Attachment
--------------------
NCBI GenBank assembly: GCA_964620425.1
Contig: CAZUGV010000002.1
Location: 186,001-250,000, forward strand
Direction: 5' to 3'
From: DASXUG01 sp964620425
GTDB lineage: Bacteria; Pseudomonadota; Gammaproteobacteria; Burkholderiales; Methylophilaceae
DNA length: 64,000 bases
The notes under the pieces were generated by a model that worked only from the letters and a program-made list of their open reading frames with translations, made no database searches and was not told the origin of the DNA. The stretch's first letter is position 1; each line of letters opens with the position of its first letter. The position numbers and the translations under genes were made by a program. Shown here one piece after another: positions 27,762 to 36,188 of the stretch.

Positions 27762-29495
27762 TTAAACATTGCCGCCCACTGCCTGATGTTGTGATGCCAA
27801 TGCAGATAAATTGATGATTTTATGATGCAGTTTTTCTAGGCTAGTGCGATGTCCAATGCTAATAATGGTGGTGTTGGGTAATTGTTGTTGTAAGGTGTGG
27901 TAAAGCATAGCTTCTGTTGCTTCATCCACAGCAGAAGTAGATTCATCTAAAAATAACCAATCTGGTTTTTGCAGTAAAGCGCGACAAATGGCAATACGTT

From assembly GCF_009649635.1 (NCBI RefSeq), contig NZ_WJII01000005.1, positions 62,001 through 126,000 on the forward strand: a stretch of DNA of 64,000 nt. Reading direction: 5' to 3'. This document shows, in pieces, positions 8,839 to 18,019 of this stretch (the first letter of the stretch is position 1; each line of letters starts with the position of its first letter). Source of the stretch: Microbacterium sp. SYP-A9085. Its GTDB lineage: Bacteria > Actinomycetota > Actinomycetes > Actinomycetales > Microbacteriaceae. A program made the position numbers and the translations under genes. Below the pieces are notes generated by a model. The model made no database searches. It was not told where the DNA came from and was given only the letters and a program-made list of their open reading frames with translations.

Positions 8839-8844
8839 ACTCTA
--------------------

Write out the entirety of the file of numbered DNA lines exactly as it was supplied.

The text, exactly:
NCBI GenBank assembly: GCA_964620425.1
Contig: CAZUGV010000002.1
Location: 186,001-250,000, forward strand
Direction: 5' to 3'
From: DASXUG01 sp964620425
GTDB lineage: Bacteria; Pseudomonadota; Gammaproteobacteria; Burkholderiales; Methylophilaceae
DNA length: 64,000 bases
The notes under the pieces were generated by a model that worked only from the letters and a program-made list of their open reading frames with translations, made no database searches and was not told the origin of the DNA. The stretch's first letter is position 1; each line of letters opens with the position of its first letter. The position numbers and the translations under genes were made by a program. Shown here one piece after another: positions 27,762 to 36,188 of the stretch.

Positions 27762-29495
27762 TTAAACATTGCCGCCCACTGCCTGATGTTGTGATGCCAA
27801 TGCAGATAAATTGATGATTTTATGATGCAGTTTTTCTAGGCTAGTGCGATGTCCAATGCTAATAATGGTGGTGTTGGGTAATTGTTGTTGTAAGGTGTGG
27901 TAAAGCATAGCTTCTGTTGCTTCATCCACAGCAGAAGTAGATTCATCTAAAAATAACCAATCTGGTTTTTGCAGTAAAGCGCGACAAATGGCAATACGTT

From assembly GCF_009649635.1 (NCBI RefSeq), contig NZ_WJII01000005.1, positions 62,001 through 126,000 on the forward strand: a stretch of DNA of 64,000 nt. Reading direction: 5' to 3'. This document shows, in pieces, positions 8,839 to 18,019 of this stretch (the first letter of the stretch is position 1; each line of letters starts with the position of its first letter). Source of the stretch: Microbacterium sp. SYP-A9085. Its GTDB lineage: Bacteria > Actinomycetota > Actinomycetes > Actinomycetales > Microbacteriaceae. A program made the position numbers and the translations under genes. Below the pieces are notes generated by a model. The model made no database searches. It was not told where the DNA came from and was given only the letters and a program-made list of their open reading frames with translations.

Positions 8839-8844
8839 ACTCTA